Jesus comes near and he beholds the city
And looks on us with tears in his eyes,
And wells of mercy, streams of love and pity
Flow from the fountain whence all things arise.
He loved us into life and longs to gather
And meet with his beloved face to face.
How often has he called, a careful mother,
And wept for our refusals of his grace,
Wept for a world that, weary with its weeping,
Benumbed and stumbling, turns the other way;
Fatigued compassion is already sleeping
Whilst her worst nightmares stalk the light of day.
But we might waken yet, and face those fears,
If we could see ourselves through Jesus’ tears.
Hear Malcolm Guite read today’s poem
Every mother knows what it is to weep for her children. Jesus likened Himself to a mother as He wept over Jerusalem. He felt immeasurable compassion yet with it, the sadness of helplessness. How profound to think of God as helpless, but look close because there is power there.
The apostle Matthew quotes Jesus as saying to Jerusalem “How often I have longed to gather your children together, as a hen gathers her chicks under her wings, and you were not willing.”
Compassion compels us to act, but often we cannot. Our ability is limited by both capacity and circumstance and our tears may become those of exhaustion and helplessness. As Malcolm Guite writes in The Word in the Wilderness:
What can we do? Jesus comes close to us, and this is where we particularly need to come close to him, for his compassion, unlike ours is infinite, and ours can be renewed in his, our compassion not just for the world, but for ourselves. We need first to receive and feel his healing compassion for us, compassion for us in our very state of compassion fatigue, and in so doing, the healing springs can rise again and our own capacity for compassion will be renewed.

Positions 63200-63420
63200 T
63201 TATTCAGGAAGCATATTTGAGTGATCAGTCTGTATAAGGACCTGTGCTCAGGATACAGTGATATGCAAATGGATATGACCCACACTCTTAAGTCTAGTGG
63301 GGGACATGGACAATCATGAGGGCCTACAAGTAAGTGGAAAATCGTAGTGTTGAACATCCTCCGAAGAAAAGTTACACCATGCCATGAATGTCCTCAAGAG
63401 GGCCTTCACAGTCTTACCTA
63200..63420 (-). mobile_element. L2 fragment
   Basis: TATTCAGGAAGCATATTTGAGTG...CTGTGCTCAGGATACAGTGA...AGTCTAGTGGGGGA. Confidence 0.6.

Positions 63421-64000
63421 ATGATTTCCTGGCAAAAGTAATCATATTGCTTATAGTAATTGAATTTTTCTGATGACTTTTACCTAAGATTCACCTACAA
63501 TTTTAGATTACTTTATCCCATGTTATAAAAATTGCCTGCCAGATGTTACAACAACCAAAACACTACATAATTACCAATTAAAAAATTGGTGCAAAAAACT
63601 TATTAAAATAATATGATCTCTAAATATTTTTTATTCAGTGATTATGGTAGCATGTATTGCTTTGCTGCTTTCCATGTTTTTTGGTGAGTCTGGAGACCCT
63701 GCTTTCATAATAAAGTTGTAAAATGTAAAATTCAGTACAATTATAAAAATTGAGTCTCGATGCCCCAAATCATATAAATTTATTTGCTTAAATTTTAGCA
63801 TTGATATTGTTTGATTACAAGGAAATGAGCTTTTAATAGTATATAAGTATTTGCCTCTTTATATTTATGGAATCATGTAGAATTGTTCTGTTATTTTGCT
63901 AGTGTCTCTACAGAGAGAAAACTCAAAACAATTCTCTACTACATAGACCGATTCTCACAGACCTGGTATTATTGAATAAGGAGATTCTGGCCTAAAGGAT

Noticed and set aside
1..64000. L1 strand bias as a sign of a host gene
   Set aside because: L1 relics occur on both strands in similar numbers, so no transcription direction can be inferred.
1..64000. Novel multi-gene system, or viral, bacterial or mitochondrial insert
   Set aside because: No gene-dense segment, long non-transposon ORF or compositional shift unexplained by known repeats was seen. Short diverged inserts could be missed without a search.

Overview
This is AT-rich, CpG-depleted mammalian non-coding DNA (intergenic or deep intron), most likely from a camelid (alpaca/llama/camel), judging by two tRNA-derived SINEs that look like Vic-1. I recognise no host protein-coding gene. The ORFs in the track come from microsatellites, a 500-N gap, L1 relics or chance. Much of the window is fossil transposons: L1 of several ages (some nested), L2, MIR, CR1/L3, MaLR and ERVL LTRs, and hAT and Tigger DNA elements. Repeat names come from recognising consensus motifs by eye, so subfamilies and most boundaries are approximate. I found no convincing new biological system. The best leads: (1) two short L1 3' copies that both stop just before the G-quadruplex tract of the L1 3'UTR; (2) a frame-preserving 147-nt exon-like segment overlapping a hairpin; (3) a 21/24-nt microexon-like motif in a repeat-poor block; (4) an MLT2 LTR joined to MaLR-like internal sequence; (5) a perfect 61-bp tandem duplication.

Have your tears ever driven you to Jesus?
Now as He drew near, He saw the city and wept over it
Dig Deeper: Literature & Liturgy
Malcolm Guite is poet-priest and Chaplain of Girton College Cambridge, but he often travels round Great Britain, and to North America, to give lectures, concerts and poetry readings. For more details of these and other engagements go to his Events Page.
Photo courtesy Lancia E. Smith
For every day from Shrove Tuesday to Easter Day, the bestselling poet Malcolm Guite chooses a favourite poem from across the Christian spiritual and English literary traditions and offers incisive seasonal reflections on it.
Lent is a time to reorient ourselves, clarify our minds, slow down, recover from distraction and focus on the values of God’s kingdom. Poetry, with its power to awaken the mind, is an ideal companion for such a time. This collection enables us to turn aside from everyday routine and experience moments of transfigured vision as we journey through the desert landscape of Lent and find refreshment along the way.
Following each poem with a helpful prose reflection, Malcolm Guite has selected from classical and contemporary poets, from Dante, John Donne and George Herbert to Seamus Heaney, Rowan Williams and Gillian Clarke, and his own acclaimed poetry.